Gonokami Maimaizu Well - Atlas Obscura

Gonokami Maimaizu Well

Hamura, Japan

Originally built circa 13-14th century, this “snail well” was a resourceful means to draw water in a region where the soil was mostly loam. 

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The Tama area, which consists of 30 cities and towns west of the 23 special wards of Tokyo, lies in the Musashino Plateau region overlooked by mountains, a stark contrast to the metropolitan capital despite the mere one-hour distance from Shinjuku.

Historically, villages in the Musashino Plateau had a lot of trouble getting water from underground, as much of the region’s soil was loam and too fragile to dig down while the veins of groundwater were particularly deep in the area. To solve this problem, the region developed a unique type of well called maimaizu-ido, which means “snail well” in the Tama dialect.

To build a maimaizu well, one has to dig a spiral pit first and create a path leading down, bypassing the layers of soft loam, before finally digging vertically at the bottom to strike water. Because of this practice, horikane-no-i (“well of difficult digging”) was a poetic epithet associated with the Musashino region in the early Middle Ages.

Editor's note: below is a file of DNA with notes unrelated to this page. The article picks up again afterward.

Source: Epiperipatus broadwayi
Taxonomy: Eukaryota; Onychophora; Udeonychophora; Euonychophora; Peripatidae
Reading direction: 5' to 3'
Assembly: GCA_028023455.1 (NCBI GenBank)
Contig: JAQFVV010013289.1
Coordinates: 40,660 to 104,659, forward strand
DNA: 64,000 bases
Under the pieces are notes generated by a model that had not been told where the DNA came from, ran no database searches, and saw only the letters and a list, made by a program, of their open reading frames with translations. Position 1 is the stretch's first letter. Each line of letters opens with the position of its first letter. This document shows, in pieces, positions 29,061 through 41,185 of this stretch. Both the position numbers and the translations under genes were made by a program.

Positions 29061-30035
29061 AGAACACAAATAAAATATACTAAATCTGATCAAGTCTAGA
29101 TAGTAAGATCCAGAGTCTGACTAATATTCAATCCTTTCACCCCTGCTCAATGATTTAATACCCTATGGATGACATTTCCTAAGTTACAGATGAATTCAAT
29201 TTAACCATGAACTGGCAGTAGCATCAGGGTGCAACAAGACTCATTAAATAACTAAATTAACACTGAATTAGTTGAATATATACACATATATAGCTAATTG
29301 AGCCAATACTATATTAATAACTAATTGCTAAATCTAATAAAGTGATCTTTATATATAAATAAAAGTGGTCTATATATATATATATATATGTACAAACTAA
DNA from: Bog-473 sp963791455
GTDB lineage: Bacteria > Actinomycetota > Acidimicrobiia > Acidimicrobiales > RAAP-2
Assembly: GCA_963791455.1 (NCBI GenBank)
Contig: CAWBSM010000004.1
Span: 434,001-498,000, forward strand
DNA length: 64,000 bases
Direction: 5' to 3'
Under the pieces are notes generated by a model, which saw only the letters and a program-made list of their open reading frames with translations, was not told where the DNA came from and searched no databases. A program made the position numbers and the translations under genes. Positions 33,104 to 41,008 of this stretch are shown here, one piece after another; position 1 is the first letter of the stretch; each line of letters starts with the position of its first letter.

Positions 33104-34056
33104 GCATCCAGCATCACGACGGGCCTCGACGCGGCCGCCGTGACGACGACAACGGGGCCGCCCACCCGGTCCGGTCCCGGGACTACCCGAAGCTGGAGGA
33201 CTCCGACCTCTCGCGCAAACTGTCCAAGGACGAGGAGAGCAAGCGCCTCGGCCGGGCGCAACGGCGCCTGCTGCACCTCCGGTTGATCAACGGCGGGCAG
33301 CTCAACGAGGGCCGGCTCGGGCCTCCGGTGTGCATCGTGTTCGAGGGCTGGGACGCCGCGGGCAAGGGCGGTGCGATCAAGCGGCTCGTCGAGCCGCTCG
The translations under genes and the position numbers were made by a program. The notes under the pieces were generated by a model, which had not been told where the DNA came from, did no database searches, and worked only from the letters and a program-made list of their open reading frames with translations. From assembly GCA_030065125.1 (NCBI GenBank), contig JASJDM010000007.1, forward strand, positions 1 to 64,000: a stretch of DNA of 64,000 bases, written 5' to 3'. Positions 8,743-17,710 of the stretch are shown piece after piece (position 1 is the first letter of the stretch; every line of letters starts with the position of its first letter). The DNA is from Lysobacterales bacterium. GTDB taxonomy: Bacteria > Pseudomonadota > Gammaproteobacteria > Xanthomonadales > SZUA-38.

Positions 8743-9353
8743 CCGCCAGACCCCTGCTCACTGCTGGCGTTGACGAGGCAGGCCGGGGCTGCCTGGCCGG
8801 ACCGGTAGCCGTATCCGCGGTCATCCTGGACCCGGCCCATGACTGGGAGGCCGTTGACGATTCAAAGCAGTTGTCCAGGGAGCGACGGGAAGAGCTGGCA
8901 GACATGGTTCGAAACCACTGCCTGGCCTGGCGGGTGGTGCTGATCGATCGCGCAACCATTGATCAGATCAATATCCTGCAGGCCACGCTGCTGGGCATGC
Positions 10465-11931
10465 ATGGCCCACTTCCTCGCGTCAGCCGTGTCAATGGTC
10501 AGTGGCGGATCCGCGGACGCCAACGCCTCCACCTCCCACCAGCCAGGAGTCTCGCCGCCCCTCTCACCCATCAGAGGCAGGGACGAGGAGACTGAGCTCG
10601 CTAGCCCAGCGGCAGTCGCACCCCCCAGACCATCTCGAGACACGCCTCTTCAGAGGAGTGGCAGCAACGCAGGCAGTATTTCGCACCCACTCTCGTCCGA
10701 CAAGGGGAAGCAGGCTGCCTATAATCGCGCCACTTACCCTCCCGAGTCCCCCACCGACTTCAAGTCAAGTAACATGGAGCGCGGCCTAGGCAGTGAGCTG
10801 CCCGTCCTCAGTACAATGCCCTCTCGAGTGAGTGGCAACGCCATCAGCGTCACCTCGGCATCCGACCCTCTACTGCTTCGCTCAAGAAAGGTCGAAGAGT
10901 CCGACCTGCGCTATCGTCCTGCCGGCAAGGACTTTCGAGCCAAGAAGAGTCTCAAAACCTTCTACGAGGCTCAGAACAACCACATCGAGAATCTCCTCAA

In the city of Hamura, a snail well was built outside Gonokami Shrine in the medieval Kamakura period, at some point between the 13th and 14th centuries, though local legend claims that it was built circa 806-810. For many centuries, it provided water for the village around it, restored in 1741 and continuously used until 1960.

Designated by the prefecture as a historic site, the restored Gonokami Maimaizu Well is a stunning monument spanning 16 meters (17.5 yards) wide in diameter and 4.3 meters (14 feet) deep, circling twice before reaching the bottom, where the well sits unused but in all its former glory.

Know Before You Go

The maimaizu well is located outside Gonokami Shrine, just across the road from Hamura Station. Though it can be seen at all times, note that the gates are only open from 8:30 AM to 5:15 PM and closed on holidays if you want to walk down to the bottom.

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November 2, 2023

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